A 3 hour interactive tutoring session to prepare you for the Literature exam – two Close Analysis essays. VCE high achiever and current Literature tutor Jarrod McAleese runs through the techniques required to analyse passages, how to structure a Close Analysis, how to manage time effectively in the exam, critical tips from VCAA Literature examiners to get A+ results and much more. NOW OPEN TO EXPRESSIONS OF INTEREST!
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Recent English study guides
- When it comes to studying a text for the text response section of Year 12 English, what may seem like an obvious point is often overlooked: it is essential to know your text. This doesn’t just mean having read it a few times either – in order to write well on it, a high level of familiarity with the text’s structure, context, themes, and characters is paramount. Authors structure their texts in a certain way for a reason, so it’s important to pick up on how they’ve used this to impart a message or emphasise a point. Additionally, being highly familiar with the plot or order of events will give...Read More
- Whether Language Analysis is your favourite section of the English course or you just wish you could read an article without analysing the effect of a generalisation, here are some quick and simply tips to ensure you can maximise your marks in Section C! Improve your METALANGUAGE What is Metalanguage? – Words that describe language! For example: The words infer The words insinuate The words suggest Create a word bank full of different words you can interchange throughout your analysis to eliminate any repetition! Do not reiterate what the writer is saying Remember you are analysing the language the writer uses, not arguing the contention of the writer! Therefore avoid...Read More
- Hey everyone! I’m super excited to share with you my first ever online tutorial course for VCE English/EAL students on How to achieve A+ for Language Analysis!!! I created this course for a few reasons: Language Analysis is often the key weakness for VCE English/EAL students, after my intensive workshops, students always wish we had spent even more time on Language Analysis, many of you have come to me seeking private tuition however since I am fully booked out, I wanted to still offer you a chance to gain access to my ‘breakthrough’ method of tutoring Language Analysis, I am absolutely confident in my unique and straightforward way of teaching Language Analysis which has lead...Read More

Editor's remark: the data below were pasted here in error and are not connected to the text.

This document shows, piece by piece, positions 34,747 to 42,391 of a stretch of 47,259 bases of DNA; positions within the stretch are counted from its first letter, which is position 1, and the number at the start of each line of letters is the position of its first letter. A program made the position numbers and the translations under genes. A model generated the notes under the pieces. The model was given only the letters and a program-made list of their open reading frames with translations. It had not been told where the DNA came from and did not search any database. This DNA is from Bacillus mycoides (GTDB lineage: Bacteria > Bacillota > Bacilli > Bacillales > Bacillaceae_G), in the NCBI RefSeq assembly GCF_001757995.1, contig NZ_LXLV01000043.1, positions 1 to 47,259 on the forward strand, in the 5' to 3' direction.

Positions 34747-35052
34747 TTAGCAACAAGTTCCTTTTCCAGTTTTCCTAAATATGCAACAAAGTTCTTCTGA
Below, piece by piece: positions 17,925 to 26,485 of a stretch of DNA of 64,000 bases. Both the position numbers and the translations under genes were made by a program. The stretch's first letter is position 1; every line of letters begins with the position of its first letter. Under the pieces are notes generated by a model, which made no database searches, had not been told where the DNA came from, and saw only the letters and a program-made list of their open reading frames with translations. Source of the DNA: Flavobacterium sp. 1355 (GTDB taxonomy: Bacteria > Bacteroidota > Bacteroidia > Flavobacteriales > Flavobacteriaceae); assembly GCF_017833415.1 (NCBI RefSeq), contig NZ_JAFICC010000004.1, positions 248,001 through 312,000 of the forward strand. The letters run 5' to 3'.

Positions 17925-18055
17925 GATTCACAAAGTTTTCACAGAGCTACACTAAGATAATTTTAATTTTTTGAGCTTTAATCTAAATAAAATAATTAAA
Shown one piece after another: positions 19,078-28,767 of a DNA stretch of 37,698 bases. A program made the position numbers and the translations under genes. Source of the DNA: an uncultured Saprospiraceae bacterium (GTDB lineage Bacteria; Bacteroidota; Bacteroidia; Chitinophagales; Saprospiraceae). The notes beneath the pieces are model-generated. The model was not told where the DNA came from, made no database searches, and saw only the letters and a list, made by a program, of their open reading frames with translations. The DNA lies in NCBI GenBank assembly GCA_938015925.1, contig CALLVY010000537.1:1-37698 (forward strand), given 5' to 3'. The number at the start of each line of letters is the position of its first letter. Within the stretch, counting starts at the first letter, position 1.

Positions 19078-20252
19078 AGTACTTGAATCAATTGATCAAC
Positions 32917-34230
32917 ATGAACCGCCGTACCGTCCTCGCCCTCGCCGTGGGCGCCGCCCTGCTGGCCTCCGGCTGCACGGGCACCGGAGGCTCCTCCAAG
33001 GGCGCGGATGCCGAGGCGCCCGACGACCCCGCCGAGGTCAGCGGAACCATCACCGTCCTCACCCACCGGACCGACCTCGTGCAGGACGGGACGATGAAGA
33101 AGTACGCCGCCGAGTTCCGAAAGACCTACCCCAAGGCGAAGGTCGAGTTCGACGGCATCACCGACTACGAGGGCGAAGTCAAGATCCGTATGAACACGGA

Recent English Language study guides
- One of the key areas studied by students in Unit 4 AOS 1 is ethnocultural varieties in Australia, otherwise known as ‘ethnolects’. An ethnolect can be defined as a morphological blend of the terms ‘ethnic + dialect’, and is a variety of Australian English employed by many migrant speakers and subsequent generations of migrants. There’s a specific reason Australia has many ethnocultural varieties in existence – it’s simply due to our value of multiculturalism. Entirely new forms of Australian language are emerging as our accent adapts to the growing value of multiculturalism, says Fiona Cox, a phonetician from Macquarie University in Sydney. “Changes in accent parallel sociocultural changes, because accent...Read More
- Australia is a unique country with its own distinct cultural values. Australia is often characterised as being fair, equal, laidback, egalitarian and hospitable. Australia is also known as having a ‘classless’ society – what this means is that we don’t value or respect the upper class (authority) as much as America or Britain does, and in fact our lexicon and accents collectively reflect this value of classlessness. Let’s first start off by defining some of these cultural values. EGALITARIANISM Egalitarianism: this is the belief in the idea of equality for all people; that all citizens should be granted a ‘fair go’. This idea should not be confused with socialism or...Read More
- In contemporary Australian society, there are three common accents: the Broad, General and Cultivated accents. However, don’t be fooled into thinking that it merely stops at these three common accents – in fact there are also ethnic varieties as well as Aboriginal English. So, while we classify the Broad, General and Cultivated accents as the main accents, do not ignore the other two. However, for the purposes of this article, I will only be delving into the three common accents, and will endeavour to write another article on ethnic varieties and Aboriginal English in the future. So, let’s begin by demystifying the three accents: Broad: The Broad accent is often...Read More